[an error occurred while processing this directive]
BBC News
watch One-Minute World News
Last Updated: Sunday, 14 November, 2004, 21:55 GMT
The Janjaweed tactics
Village in Darfur on fire
Janjaweed have been accused of torching villages
The Janjaweed have developed a clear pattern for attacking black African villages in the Darfur region of Sudan, according to a BBC correspondent.

Hilary Andersson - who travelled deep into Janjaweed territory for a BBC Panorama programme - said the Arab militia often use air strikes from the Sudanese air force to assist them.

They then move in and pick people off in the ensuing panic - with children often included among their victims.

Describing the pattern, which emerged after travelling through Darfur and speaking to victims, she said: "Government planes bomb, while Janjaweed move in to kill on the ground."

The villages are then often set on fire by the Janjaweed militia, after they have looted.


They killed two or three of the students who stayed in the classes. They were also shooting the other children who were trying to run away
Hikma, teacher

Some estimates claim that more than 400 ethnic African villages in the region have been scorched.

Sudan's government says that it has bombed towns in Darfur, but only to put down a regional uprising by the Sudan Liberation Army rebels.

But survivors tell a different story.

African refugees who used to live in the village of Kidinyir say that government planes bombed the town five times - and that each time the Janjaweed had surrounded the town on camels and in cars.

They claim that as people tried to escape the Arab militia forces moved in, methodically set fire to the houses, and killed anything that moved

One villager, called Hawa, told the programme: "They attacked us in the early hours of the morning as usual they attacked with planes, vehicles camels and horses. People were running in all directions."


School in the village of Kidinyir
The Janjaweed are said to have shot children at this school in Kidinyir

A fellow survivor Kalima, added: "Bombs were dropping from the planes. When I heard the men I told the children to run from the house, but men with horses and cars had already entered the village. I was shouting to my husband to also get out of the house."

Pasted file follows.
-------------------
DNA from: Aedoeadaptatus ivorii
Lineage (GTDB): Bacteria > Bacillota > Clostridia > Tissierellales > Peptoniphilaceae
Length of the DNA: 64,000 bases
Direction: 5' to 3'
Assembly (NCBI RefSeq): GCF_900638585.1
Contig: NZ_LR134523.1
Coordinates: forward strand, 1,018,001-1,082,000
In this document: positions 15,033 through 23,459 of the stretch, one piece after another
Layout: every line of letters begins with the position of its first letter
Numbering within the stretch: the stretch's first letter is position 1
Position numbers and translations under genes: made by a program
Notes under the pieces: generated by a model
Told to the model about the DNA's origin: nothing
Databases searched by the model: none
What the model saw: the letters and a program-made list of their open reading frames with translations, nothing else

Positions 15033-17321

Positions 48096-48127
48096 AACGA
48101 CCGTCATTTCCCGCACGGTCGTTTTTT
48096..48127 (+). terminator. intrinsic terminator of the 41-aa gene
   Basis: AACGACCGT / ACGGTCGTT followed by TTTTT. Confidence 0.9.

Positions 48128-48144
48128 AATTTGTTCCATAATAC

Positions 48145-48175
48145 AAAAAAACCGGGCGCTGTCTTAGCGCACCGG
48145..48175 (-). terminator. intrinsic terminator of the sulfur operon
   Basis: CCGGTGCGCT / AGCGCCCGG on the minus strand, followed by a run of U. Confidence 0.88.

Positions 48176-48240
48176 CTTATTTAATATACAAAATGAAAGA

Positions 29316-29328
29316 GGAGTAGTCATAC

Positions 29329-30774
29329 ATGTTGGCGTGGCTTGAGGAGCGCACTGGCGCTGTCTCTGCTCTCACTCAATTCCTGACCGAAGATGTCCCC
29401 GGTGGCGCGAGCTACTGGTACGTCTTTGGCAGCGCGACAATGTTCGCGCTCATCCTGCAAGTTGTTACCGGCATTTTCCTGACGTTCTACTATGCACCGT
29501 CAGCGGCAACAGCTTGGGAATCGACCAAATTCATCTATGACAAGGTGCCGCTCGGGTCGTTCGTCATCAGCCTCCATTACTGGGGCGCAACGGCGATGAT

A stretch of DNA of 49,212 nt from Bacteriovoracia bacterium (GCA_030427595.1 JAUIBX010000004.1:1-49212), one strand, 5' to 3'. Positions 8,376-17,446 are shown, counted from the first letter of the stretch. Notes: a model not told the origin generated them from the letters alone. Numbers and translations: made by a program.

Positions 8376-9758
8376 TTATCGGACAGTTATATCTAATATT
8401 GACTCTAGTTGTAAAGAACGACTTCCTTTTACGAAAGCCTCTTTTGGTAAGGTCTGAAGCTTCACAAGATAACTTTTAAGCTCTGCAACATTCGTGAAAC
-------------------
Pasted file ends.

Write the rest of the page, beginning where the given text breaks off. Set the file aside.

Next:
One of the most harrowing eyewitness accounts come from the village school, where a young teacher called Hikma was about to start class.

She says she heard the planes and gunfire before all hell broke loose.

"The children started jumping out of the windows of the classes," Hikma told Panorama, "when they saw the 'Janjaweed' coming into the school. Some of the children were trying to run from the school, others were trying to hide inside.

"They killed two or three of the students who stayed in the classes. They were also shooting the other children who were trying to run away."

Panorama: The new killing fields will be broadcast at 22:15GMT on Sunday, November 14 on BBC One

The new killing fields
08 Nov 04 |  Panorama
Janjaweed 'leader' denies genocide
14 Nov 04 |  Panorama
Frustration of Darfur 'observer'
14 Nov 04 |  Panorama
Darfur in quotes
14 Nov 04 |  Panorama
Sudan: charities and information
12 Nov 04 |  Panorama
Your comments
12 Nov 04 |  Panorama


News Front Page | Africa | Americas | Asia-Pacific | Europe | Middle East | South Asia
UK | Business | Entertainment | Science/Nature | Technology | Health
Have Your Say | In Pictures | Week at a Glance | Country Profiles | In Depth | Programmes
Americas Africa Europe Middle East South Asia Asia Pacific